Wrap-up insurance programs | an overview

Wrap-ups, used primarily in construction projects, make it easier to control exposures.

posted September 12, 2017

A wrap-up, more formally known as a controlled insurance and risk control program (CIP), is sponsored by a contractor or project owner. The program covers the owner and all participating, or enrolled, contractors and subcontractors on a specifically identified jobsite. CIPs may be owner-controlled (OCIP) or contractor-controlled (CCIP).

The goal of wrap-ups is cost savings based upon the economies of scale available in consolidating the insurance on large capital projects. They can create efficiencies (administrative, procurement, safety) by replacing many small insurance programs with a single, large program.

However, cost savings are not the only benefit of a wrap-up. Other incentives include 

  • Safety oversight (facilitating compliance with the mandatory safety and health program)
  • Return-to-work program participation
  • Providing continuity of coverage (including the limits purchased and claims handling), and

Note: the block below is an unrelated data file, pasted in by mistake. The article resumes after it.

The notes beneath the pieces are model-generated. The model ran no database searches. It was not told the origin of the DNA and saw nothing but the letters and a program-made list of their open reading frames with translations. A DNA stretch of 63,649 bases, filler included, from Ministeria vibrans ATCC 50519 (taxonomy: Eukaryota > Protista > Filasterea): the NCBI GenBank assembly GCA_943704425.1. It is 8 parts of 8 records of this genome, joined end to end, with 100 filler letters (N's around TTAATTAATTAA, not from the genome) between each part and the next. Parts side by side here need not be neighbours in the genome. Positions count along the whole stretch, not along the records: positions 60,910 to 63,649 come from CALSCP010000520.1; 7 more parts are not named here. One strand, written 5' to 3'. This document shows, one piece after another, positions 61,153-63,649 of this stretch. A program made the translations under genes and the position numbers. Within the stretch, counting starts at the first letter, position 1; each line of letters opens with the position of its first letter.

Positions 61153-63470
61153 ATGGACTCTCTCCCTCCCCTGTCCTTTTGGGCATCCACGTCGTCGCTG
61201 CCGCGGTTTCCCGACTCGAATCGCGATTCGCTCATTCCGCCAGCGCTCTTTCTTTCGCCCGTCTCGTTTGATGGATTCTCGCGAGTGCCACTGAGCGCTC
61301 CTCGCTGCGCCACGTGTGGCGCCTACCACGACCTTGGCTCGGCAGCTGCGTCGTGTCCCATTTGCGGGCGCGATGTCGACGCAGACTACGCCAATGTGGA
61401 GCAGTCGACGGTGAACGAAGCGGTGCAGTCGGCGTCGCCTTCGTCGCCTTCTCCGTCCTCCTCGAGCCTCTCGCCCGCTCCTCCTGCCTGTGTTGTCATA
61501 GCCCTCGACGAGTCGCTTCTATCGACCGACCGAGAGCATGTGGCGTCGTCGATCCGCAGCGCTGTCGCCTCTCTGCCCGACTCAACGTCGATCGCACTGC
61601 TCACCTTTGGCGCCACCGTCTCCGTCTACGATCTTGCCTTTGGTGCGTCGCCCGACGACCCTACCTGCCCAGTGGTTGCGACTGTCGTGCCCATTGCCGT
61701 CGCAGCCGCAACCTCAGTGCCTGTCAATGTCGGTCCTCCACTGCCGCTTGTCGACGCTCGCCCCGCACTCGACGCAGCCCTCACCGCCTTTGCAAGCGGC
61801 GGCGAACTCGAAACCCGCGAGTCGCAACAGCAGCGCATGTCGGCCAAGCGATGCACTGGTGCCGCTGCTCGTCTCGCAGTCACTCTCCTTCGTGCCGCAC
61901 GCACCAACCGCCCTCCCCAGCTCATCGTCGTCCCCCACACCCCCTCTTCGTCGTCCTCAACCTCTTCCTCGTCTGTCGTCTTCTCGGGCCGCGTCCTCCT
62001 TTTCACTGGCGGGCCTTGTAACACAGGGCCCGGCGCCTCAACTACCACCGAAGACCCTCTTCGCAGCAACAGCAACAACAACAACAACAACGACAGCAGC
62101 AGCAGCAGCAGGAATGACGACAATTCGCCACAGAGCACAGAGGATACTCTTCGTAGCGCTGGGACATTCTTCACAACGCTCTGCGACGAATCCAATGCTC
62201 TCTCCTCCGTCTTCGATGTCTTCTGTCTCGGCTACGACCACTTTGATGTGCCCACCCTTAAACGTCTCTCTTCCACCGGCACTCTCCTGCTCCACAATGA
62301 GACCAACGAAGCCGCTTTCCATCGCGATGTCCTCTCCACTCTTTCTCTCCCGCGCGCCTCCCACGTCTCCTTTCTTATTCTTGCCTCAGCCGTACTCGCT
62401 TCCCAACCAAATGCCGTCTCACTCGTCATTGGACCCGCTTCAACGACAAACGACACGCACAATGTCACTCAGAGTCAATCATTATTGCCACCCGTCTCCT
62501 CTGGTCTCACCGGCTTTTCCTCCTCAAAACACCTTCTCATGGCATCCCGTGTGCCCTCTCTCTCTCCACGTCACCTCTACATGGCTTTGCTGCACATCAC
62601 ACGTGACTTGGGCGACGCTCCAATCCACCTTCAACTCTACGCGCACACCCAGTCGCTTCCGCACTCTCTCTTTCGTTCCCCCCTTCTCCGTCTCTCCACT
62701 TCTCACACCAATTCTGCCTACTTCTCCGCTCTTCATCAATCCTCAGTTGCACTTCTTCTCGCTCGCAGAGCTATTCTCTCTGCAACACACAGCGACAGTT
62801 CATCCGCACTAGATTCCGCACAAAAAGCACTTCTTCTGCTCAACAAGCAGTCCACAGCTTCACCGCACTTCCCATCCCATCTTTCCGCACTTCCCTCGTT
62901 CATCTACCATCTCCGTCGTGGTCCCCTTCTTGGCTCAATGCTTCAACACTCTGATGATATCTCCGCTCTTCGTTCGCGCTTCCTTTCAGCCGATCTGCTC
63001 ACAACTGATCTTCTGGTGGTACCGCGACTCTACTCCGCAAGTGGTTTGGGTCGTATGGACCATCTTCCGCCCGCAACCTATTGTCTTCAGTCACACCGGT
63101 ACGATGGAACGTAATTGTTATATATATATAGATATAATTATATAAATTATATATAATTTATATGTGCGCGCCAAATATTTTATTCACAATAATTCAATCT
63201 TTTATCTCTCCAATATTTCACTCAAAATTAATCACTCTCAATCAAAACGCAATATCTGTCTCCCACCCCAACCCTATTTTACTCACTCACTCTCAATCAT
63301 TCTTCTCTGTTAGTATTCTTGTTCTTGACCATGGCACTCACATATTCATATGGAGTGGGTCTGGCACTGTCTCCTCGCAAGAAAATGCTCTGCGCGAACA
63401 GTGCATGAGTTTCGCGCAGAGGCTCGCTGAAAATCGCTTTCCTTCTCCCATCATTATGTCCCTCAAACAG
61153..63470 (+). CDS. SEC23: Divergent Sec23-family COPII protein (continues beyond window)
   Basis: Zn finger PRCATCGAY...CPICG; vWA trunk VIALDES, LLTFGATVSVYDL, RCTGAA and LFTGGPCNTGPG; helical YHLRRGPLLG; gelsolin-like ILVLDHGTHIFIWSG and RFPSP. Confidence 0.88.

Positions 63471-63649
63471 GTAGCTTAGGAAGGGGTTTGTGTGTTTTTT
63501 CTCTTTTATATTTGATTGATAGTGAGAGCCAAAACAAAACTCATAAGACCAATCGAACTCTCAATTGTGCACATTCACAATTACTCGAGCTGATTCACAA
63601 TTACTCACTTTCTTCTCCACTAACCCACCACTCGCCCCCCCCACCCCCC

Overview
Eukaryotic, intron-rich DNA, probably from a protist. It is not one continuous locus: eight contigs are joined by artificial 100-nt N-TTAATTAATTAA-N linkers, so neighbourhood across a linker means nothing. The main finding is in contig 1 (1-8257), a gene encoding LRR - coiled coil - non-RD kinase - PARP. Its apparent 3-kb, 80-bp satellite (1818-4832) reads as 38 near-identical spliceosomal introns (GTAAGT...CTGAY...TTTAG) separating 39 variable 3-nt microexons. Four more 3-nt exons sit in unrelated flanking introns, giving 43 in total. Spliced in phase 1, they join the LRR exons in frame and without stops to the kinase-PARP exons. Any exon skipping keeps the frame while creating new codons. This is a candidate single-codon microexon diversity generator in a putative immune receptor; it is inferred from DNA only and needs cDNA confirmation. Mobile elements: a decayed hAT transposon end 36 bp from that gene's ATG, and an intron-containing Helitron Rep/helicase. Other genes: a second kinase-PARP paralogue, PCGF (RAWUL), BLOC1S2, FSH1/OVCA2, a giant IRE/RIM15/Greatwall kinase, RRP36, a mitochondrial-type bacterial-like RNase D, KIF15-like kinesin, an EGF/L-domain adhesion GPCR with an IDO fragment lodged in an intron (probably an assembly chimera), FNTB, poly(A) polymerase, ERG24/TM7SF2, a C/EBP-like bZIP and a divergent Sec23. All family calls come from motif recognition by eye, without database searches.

• Creating solutions for insurance availability problems-making it possible for disadvantaged business and emerging enterprises to participate in large construction projects.1

These programs typically include general liability and excess, and may include workers' compensation. Oregon has a provision for mini-wrap-ups, which are general liability and excess-only wrap-ups.

DCBS must approve workers' comp wrap-ups. Those which include workers comp are construction projects with an aggregate value of $90 million or more.

Divided-risk endorsements
Contractors quoting to participate in a wrap-up quote at net; that is, they do not add in the cost of insurance since they will be charged insurance in the wrap-up program. In order that the contractor does not get charged twice, a divided-risk endorsement may be added to the SAIF policy.

In order for SAIF to add this endorsement, we need information on the project, and if it's a DCBS-approved project. More information, including what projects are approved, can be found on the Division of Financial Regulation website.

A divided-risk endorsement is commonly added to an OCIP or CCIP.

What we require
SAIF underwriters require the following to add divided-risk endorsements.

  • Name of the project
  • Verification that the contractor is enrolled in a DCBS approved project by providing a copy of the enrollment form.
  • Verification that the contractor was covered under the wrap-up by providing a copy of the policy or certificate of insurance showing coverage, if the insured failed to provide us this information at the onset of the wrap-up
  • Verification on insured letterhead that no known claims were filed with SAIF 

[1] Excerpt taken from The Wrap-Up Guide, Fourth Edition, published by International Risk Management Institute, Inc.